Not even going to lie, when I had my first child I was determined that he was going to be the child on "Ellen" who was fluently reading at 2 years old. I didn't purchase the "My Baby can Read" program, but I DID borrow it from my sister-in-law. I did however purchase the "Teach your Child to Read in 100 Easy Lessons." I was positive he was going to be a genius by age 4. I worked with him every night on alphabet recognition (which he didn't love doing by the way) and I pretty much drove him nuts. He WAS able to recognize all of his letters right before his 3rd birthday but then I had my second child and kind of backed off. The summer before he started pre-k I started back working with him a little bit again and I was shocked when I realized he no longer knew all of his letters nor was he even the least bit interested in learning them again. It took me awhile to realize that just memorizing the letters was doing nothing for him. If he wasn't actually doing something meaningful and learning their sounds, how they work together, etc. then he wasn't going to retain them.
As a pre-k teacher I had a hard time seeing the big picture. I thought the most important thing was making sure all of my students left my class knowing all of their letters, but when I moved to first grade it opened up my eyes A TON. There are some kids who can memorize all day long but if they are not phonologically aware, then those letters they memorized mean nothing.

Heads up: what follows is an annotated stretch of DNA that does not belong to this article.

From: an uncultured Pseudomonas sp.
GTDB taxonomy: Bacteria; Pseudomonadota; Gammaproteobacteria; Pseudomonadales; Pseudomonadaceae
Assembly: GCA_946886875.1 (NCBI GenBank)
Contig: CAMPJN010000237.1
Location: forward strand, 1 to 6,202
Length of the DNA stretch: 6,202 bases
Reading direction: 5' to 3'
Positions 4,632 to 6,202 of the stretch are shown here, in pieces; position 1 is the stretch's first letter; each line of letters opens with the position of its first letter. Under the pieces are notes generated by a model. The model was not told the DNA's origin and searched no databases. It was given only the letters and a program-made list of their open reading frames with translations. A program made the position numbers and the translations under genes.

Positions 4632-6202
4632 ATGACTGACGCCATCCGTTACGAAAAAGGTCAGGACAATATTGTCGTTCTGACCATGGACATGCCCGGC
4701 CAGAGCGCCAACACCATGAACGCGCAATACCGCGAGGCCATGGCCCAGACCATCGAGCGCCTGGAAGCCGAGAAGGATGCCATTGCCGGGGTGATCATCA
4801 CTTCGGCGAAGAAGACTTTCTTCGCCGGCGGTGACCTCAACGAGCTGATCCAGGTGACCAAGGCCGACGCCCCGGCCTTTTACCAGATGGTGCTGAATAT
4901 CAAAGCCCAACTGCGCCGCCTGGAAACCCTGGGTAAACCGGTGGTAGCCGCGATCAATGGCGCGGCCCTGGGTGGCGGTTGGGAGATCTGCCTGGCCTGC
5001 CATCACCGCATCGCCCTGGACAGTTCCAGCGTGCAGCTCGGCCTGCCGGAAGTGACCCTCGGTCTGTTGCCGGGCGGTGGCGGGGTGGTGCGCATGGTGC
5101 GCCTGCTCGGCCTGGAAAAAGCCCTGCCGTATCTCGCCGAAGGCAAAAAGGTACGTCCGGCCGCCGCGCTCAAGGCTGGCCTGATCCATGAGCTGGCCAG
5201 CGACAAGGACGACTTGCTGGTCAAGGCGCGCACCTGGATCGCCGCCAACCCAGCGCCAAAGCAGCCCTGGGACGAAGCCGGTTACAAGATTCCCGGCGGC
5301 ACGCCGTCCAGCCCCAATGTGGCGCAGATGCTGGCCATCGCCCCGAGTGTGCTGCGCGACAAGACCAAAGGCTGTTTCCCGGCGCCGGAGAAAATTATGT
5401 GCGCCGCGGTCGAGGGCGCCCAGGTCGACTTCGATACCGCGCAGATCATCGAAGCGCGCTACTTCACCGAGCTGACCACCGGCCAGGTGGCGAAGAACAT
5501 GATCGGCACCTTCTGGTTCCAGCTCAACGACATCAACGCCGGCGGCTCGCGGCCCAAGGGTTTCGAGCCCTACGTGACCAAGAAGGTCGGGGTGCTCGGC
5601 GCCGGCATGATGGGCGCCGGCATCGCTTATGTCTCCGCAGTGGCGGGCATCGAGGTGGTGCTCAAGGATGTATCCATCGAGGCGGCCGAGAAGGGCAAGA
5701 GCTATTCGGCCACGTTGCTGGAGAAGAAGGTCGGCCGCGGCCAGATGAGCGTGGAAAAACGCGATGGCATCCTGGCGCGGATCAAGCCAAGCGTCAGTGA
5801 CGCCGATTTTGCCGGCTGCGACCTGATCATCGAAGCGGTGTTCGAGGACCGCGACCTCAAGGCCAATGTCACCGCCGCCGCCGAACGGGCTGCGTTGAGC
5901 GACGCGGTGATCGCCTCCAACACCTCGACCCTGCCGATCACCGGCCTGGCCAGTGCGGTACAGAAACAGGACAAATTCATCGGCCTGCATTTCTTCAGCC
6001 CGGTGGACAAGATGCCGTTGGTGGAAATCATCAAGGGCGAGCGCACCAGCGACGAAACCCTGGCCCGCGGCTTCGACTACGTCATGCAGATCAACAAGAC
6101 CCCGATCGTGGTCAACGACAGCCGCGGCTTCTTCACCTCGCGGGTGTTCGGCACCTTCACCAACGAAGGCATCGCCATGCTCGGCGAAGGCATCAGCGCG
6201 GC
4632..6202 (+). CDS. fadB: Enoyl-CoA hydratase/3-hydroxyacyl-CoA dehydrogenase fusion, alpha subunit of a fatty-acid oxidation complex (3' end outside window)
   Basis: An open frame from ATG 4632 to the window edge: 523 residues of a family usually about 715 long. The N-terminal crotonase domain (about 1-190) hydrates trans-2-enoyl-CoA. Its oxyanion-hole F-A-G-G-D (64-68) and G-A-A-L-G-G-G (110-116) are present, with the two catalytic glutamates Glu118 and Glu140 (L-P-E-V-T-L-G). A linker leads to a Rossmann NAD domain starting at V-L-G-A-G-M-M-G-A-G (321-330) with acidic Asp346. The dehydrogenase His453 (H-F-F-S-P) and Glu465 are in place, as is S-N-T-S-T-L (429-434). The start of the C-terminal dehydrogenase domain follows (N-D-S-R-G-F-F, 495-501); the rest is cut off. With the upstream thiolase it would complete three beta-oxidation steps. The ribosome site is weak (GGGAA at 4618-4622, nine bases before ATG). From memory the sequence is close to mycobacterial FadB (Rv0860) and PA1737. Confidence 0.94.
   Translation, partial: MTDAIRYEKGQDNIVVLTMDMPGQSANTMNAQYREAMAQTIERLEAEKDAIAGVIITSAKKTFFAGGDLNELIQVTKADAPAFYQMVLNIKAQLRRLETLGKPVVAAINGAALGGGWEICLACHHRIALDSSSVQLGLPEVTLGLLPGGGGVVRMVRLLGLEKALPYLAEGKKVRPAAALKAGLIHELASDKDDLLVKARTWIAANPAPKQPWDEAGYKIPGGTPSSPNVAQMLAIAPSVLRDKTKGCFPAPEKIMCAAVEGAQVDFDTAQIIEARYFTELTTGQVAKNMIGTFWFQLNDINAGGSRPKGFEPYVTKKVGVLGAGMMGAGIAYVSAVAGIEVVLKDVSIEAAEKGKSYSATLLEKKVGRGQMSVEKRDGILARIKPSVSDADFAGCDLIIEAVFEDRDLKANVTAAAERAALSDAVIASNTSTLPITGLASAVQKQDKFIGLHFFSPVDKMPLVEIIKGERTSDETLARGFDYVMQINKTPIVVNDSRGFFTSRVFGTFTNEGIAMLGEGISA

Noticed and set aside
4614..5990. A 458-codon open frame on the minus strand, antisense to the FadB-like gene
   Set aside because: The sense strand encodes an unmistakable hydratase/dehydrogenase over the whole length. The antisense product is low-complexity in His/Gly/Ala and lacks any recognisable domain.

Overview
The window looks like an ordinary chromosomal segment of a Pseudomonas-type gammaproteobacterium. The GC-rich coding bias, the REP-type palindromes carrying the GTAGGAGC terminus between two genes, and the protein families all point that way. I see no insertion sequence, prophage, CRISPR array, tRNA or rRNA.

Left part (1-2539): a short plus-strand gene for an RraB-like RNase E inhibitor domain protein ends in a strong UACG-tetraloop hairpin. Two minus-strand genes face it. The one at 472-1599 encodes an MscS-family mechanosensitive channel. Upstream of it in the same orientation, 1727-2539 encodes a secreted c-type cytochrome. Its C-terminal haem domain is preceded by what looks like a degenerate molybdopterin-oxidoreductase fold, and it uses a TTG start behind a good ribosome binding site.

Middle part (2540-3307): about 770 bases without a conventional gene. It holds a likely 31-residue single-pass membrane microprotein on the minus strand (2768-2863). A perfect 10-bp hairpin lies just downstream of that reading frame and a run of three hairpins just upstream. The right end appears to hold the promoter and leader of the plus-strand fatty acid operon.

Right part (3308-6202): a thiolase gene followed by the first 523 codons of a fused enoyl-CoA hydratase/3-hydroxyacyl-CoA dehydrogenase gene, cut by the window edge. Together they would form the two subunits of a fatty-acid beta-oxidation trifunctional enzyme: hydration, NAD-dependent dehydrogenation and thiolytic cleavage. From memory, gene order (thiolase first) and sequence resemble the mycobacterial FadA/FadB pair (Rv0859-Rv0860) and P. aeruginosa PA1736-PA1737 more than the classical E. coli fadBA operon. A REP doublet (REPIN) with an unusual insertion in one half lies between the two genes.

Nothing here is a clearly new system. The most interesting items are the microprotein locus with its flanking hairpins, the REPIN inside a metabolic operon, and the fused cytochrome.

Sight words are another thing I struggled with as a pre-k teacher. I thought it was awesome when I would have a parent come up and tell me their child had memorized 10 sight words, but if they aren't reading those words in text, they mean nothing to them and they are going to forget them. I think its so important to teach kids these words because they make up so much of our texts and they aren't able to sound them out, but I think its sad and pointless for Kindergarten teachers to have to make sure the child has these words memorized before they go on to first grade. Half of them get to first and they don't remember any of them because they were not developmentally ready.